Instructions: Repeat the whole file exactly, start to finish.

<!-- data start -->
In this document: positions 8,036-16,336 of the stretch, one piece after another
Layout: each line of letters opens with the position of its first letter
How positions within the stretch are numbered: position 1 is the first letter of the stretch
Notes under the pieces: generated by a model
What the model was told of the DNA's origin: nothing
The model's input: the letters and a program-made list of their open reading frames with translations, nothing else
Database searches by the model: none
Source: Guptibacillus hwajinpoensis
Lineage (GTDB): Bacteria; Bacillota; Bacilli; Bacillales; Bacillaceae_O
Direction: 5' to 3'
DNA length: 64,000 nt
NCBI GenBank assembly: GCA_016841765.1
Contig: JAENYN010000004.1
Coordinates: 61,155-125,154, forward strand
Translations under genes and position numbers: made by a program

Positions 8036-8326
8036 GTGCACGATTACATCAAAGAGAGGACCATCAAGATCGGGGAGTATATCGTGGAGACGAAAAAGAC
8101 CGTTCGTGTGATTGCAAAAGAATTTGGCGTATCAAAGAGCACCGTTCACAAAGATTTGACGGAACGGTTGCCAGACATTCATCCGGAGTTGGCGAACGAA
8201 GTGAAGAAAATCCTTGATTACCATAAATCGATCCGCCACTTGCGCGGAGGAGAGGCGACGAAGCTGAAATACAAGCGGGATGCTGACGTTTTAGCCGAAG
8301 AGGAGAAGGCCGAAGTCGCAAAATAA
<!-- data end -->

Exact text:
In this document: positions 8,036-16,336 of the stretch, one piece after another
Layout: each line of letters opens with the position of its first letter
How positions within the stretch are numbered: position 1 is the first letter of the stretch
Notes under the pieces: generated by a model
What the model was told of the DNA's origin: nothing
The model's input: the letters and a program-made list of their open reading frames with translations, nothing else
Database searches by the model: none
Source: Guptibacillus hwajinpoensis
Lineage (GTDB): Bacteria; Bacillota; Bacilli; Bacillales; Bacillaceae_O
Direction: 5' to 3'
DNA length: 64,000 nt
NCBI GenBank assembly: GCA_016841765.1
Contig: JAENYN010000004.1
Coordinates: 61,155-125,154, forward strand
Translations under genes and position numbers: made by a program

Positions 8036-8326
8036 GTGCACGATTACATCAAAGAGAGGACCATCAAGATCGGGGAGTATATCGTGGAGACGAAAAAGAC
8101 CGTTCGTGTGATTGCAAAAGAATTTGGCGTATCAAAGAGCACCGTTCACAAAGATTTGACGGAACGGTTGCCAGACATTCATCCGGAGTTGGCGAACGAA
8201 GTGAAGAAAATCCTTGATTACCATAAATCGATCCGCCACTTGCGCGGAGGAGAGGCGACGAAGCTGAAATACAAGCGGGATGCTGACGTTTTAGCCGAAG
8301 AGGAGAAGGCCGAAGTCGCAAAATAA